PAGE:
## Wednesday, March 20, 2013

### Zalman Shmotkin is not a Mathematician

I just got the following email from Rabbi Zalman Shmotkin
Dear Friend,

Real quick:

What do 191 people in Mozambique, 334 in Bahrain and 4,719 in Japan have in common?

Simple.

They all joined more than one million unique individuals, each of whom who gleaned advice or received inspiration, meaning, community and much more, during this past week at Chabad.org…!

Were he a mathematician, he would have referred to the "more than one million distinct individuals." In mathematics, when you say there is a unique object having a certain property, it means there is only one object with that property. Obviously, there is not a unique person having the property of having visited chabad.org. If you want to assert that n objects have a certain property, and you want to make clear that you didn't count any of those objects twice, you'd say "there are n distinct...."

Consider the statment, "There is one person responsible for cleaning the house for Pesach, the housewife." This statement does not exclude the possibility that the housewife shares the responsibility with someone else. A better way to say it would be "There is a unique person...."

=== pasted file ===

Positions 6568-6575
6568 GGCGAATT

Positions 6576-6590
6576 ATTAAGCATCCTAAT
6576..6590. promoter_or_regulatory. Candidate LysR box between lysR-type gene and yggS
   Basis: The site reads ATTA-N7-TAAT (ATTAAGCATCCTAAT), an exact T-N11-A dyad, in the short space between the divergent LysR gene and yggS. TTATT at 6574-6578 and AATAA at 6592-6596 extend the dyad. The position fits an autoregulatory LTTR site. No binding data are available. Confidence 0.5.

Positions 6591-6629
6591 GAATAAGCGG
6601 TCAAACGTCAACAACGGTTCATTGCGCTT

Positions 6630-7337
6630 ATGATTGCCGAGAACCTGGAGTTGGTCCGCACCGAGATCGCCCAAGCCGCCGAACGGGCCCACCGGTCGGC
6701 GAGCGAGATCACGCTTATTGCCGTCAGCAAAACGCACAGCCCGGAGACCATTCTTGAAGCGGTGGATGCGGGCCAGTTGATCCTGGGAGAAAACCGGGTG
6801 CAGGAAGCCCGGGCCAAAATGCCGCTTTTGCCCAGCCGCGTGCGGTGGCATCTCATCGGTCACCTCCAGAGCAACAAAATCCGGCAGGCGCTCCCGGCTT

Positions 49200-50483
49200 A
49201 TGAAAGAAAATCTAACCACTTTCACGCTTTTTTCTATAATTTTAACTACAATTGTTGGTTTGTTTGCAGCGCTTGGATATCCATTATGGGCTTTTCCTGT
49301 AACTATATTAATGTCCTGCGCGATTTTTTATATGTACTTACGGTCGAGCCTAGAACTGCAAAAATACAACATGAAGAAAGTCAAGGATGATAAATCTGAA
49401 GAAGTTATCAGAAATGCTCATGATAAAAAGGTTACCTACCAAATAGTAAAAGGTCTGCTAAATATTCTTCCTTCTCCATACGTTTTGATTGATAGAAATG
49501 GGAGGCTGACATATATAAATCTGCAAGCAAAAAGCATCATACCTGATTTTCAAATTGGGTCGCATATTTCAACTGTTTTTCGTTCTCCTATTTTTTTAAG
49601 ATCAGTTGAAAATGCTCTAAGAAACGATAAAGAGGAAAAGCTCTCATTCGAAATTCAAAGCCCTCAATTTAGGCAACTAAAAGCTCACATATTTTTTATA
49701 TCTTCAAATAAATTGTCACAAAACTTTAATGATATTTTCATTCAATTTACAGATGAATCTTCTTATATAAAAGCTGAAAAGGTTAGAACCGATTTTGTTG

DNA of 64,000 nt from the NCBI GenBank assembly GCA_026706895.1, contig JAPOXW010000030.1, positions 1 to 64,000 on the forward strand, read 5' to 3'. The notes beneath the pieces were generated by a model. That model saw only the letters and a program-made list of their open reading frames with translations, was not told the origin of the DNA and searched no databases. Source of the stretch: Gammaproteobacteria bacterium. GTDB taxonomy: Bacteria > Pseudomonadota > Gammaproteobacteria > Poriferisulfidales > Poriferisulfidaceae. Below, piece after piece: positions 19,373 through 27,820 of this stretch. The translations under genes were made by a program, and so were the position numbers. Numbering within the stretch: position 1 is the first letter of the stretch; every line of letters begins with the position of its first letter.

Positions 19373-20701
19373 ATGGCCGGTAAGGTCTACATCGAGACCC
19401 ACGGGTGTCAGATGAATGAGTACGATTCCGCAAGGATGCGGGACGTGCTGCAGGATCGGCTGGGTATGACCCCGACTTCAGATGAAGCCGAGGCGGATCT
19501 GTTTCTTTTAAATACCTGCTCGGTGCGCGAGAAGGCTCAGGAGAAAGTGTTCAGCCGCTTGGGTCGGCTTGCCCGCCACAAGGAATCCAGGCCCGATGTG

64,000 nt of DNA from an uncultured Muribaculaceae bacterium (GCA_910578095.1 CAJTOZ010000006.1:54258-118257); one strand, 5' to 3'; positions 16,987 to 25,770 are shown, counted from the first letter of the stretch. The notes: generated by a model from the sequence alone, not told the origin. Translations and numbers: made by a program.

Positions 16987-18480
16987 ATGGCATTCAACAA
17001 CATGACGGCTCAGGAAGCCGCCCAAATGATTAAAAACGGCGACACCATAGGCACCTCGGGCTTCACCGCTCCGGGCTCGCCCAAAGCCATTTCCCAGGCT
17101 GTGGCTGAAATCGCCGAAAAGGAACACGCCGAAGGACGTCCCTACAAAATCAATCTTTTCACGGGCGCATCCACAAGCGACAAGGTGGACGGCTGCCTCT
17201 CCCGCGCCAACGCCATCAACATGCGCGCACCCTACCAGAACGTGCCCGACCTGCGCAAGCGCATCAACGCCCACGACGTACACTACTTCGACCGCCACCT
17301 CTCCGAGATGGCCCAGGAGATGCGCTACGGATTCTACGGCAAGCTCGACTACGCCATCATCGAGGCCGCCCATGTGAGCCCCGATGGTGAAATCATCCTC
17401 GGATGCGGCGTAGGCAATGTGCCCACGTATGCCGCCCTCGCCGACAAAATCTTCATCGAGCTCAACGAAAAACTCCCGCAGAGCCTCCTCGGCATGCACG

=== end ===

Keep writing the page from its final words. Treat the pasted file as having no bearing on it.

Consider the statement, "There are two people who are responsible for cleaning the house for Pesach: the housewife and the cleaning lady." This statement does not (explicitly) exclude the possibility that the housewife and the cleaning lady are the same person. A better way to say this would be "There are two distinct people...."

1. We're still left with the question of whether the housewife is indeed the cleaning lady or whether they're two individuals. I'd also like an itemized list with their various responsibilities.

2. But every person is unique!

3. Every real number is unique. And even so the solutions to x^2=0 are not unique.

4. Nor is Rabbi Zalman Shmotkin a grammarian or a proofread because he says "each of whom who" and since neither you or others commenting noticed this or, at any rate, chose to comment on this, what can we deduce about y'all? Also, I'm sure you realize that those individuals have other things in common than their chabadity, like, say, a beating heart, so the letter writer ought to have added further restrictions on the domain of speculative commonness.